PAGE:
Key questions to ask of TNFD’s final draft
On 28 March, the Taskforce on Nature-related Financial Disclosures is set to release its fourth and final draft before a final version is released in September 2023. The taskforce is a group of 40 global corporations – including several with a concerning environmental and human rights record – that are writing recommendations for how a business should report on biodiversity. While TNFD is described as a voluntary initiative, some are already trying to promote it as the blueprint of future law.
Rights holders and civil society organizations have made repeated warnings that TNFD is undermining the real solutions to the nature crisis. Several NGOs have raised the alarm that it risks being the next frontier on corporate greenwashing on nature.
These concerns extend well beyond the content of TNFD’s framework, although this will be in the spotlight over coming weeks.
Below is a list of questions that we will be asking of TNFD’s final draft.
- Will companies disclose relevant information about their specific risks and impacts on nature and those who protect it, and in a form that can be publicly and independently verified?
The evidence base is clear that company reporting of high-level environmental statistics that cannot be independently verified by the public against realities on the ground is ripe for greenwashing.
- Will TNFD align with international human rights law – including respecting Indigenous rights?
In its current form it will undermine the rights-based approach outlined in the Kunming-Montreal Global Biodiversity Framework. It will also be out of step with dozens of existing industry standards for high-risk industries.
- Will companies acknowledge and disclose a grievance list?
It’s utterly baffling as to why TNFD could justify denying the public – and investors – such basic information as where a company is facing allegations that it is harming, or risks harming, biodiversity or the people who protect it.
- Will the public – including affected communities – know if the company or bank is operating, sourcing from or financing activities in their area?
TNFD does not recommend that a business disclose who it buys from or finances, or that it publicly trace and disclose its supply and investment chain. So it is not possible to connect a company with the specific places it impacts. A company can write new biodiversity commitments – but the people observing actual harms won’t know if the company is involved.
- Will companies disclose their lobbying?
Currently, TNFD allows a company to claim to champion biodiversity in its reporting, while secretly lobbying against new laws to protect nature.
- Has TNFD responded to research that suggests that nature disclosures will disproportionately impact low income and middle income countries?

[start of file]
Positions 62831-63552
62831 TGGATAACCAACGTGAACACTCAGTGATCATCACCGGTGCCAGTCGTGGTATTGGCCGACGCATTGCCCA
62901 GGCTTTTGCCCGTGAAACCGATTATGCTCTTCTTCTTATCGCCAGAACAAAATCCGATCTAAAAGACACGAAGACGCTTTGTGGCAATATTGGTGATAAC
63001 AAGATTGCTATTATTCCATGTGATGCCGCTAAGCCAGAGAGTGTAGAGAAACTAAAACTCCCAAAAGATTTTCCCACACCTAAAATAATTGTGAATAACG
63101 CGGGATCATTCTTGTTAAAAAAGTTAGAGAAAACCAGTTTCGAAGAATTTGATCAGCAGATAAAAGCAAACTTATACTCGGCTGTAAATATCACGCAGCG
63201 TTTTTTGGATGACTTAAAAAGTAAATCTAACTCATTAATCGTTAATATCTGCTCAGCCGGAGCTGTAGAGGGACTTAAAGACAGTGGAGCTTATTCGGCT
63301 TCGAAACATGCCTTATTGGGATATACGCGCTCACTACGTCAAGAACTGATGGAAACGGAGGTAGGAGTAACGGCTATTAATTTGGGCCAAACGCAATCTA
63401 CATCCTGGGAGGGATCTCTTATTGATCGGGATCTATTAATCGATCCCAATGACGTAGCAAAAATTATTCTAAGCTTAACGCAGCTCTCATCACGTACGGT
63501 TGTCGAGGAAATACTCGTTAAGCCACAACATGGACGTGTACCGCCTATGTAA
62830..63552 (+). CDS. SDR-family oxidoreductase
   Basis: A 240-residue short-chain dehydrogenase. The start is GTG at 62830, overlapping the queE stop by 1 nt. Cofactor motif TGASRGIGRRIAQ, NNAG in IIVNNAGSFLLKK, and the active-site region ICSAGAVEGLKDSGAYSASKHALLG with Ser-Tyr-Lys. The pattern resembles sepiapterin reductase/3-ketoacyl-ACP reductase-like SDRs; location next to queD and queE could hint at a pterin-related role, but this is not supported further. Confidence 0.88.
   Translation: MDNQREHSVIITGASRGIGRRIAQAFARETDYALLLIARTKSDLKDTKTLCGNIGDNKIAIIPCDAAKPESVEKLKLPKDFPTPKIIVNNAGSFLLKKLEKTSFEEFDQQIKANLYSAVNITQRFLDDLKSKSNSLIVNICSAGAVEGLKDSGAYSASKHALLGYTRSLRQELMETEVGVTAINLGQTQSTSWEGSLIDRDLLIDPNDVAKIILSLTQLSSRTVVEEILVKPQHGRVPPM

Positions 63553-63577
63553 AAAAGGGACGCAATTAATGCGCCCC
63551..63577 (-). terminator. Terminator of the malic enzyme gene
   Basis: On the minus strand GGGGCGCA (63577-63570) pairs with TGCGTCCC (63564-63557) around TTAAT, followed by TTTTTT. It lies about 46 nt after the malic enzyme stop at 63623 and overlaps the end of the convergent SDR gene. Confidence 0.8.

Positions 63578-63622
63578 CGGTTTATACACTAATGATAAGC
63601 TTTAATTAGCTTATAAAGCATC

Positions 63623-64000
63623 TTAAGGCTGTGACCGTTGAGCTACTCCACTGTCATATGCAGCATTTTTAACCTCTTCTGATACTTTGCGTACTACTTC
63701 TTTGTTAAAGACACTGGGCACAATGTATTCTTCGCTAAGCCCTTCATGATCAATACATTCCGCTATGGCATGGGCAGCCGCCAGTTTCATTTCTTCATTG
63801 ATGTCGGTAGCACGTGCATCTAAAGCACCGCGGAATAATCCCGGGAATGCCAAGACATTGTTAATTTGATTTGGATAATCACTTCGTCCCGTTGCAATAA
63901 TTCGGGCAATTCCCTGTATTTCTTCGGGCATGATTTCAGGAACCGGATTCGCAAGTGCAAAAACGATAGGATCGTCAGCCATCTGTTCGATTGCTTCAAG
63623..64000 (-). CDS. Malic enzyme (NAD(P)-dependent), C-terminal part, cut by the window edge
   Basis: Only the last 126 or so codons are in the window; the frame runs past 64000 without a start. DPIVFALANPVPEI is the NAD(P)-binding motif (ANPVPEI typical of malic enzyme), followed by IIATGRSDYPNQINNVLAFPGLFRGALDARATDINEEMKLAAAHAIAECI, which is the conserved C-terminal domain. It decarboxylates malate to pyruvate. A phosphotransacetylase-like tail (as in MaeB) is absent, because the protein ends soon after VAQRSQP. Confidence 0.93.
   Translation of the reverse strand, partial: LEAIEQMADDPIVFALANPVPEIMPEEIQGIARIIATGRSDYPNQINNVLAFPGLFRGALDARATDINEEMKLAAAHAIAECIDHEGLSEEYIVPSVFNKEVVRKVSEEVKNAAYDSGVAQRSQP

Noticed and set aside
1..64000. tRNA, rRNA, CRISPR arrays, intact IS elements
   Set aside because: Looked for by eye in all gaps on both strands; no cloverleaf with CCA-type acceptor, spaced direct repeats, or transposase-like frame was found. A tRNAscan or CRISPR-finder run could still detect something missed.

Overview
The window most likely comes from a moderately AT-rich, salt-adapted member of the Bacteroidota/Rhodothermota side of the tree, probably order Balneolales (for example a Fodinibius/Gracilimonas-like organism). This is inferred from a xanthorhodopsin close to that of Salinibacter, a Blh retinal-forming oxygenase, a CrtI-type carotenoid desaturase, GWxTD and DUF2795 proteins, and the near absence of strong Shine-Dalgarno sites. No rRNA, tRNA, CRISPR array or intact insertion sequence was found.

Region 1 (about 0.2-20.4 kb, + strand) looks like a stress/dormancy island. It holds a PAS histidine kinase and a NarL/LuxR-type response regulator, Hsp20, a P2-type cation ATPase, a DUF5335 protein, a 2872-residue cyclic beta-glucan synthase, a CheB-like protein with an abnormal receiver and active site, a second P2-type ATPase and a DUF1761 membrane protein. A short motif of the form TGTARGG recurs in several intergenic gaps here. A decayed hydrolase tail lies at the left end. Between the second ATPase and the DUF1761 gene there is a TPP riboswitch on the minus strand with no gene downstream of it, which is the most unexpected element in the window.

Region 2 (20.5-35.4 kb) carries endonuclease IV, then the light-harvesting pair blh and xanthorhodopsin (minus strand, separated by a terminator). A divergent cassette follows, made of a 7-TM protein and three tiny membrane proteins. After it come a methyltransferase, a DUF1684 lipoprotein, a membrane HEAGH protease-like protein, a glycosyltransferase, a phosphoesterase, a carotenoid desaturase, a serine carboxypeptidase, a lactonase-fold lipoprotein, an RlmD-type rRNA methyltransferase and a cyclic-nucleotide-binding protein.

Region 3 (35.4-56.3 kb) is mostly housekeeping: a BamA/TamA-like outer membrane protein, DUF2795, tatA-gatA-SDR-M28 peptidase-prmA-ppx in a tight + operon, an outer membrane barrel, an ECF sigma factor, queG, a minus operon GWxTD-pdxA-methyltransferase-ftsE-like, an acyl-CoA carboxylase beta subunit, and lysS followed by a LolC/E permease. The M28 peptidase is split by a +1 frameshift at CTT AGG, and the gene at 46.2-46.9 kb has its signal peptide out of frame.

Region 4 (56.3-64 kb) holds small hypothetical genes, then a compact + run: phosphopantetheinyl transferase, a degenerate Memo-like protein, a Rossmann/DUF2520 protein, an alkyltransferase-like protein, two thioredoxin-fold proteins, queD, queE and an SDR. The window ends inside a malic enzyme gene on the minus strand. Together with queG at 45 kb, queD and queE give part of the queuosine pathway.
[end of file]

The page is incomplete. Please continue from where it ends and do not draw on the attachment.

- Will TNFD break its policy of writing its framework on public disclosures through hidden-closed door processes? This requires myriad reforms – not least of all that all of the feedback received via its website surveys and other forms on version 4 should be public.
- Has TNFD undertaken a gender analysis or outlined how it is responding to the existing priorities of grassroots feminist leaders and female environmental defenders?
The greenwashing risks of flawed nature disclosures are far from academic and already there are warning signs of how bad it could get.
In December 2022, the World Benchmarking Alliance (WBA) Nature Benchmark ranked Vale the fifth best performing company on nature of 400 companies. In 2019, the collapse of a Vale mining tailings dam created an unprecedented environmental disaster, killing hundreds of people in Brazil. This followed a similar dam collapse by a Vale subsidiary in 2015. The 2019 environmental disaster was so extreme as to justify homicide charges being filed against several Vale executives. In 2022, concerns about other Vale tailings dams persisted and Indigenous Peoples continued to protest Vale over its harms to nature and people, and operating without their Free, Prior and Informed Consent. Vale appeared on the exclusion lists of investors in 9 countries and the SEC announced legal action against Vale alleging misleading reporting.
While the WBA ranking is not a TNFD report, its seven person expert review committee on nature included staff from six organizations closely linked to TNFD, including the TNFD secretariat. The lack of outcry over the Vale ranking is indicative of how far removed these ‘market-led’ discussions are from communities most impacted by the biodiversity crisis.
A list of rights holder and civil society statements, in-depth submissions and press releases related to TNFD can be found on the Forests and Finance coalition website here.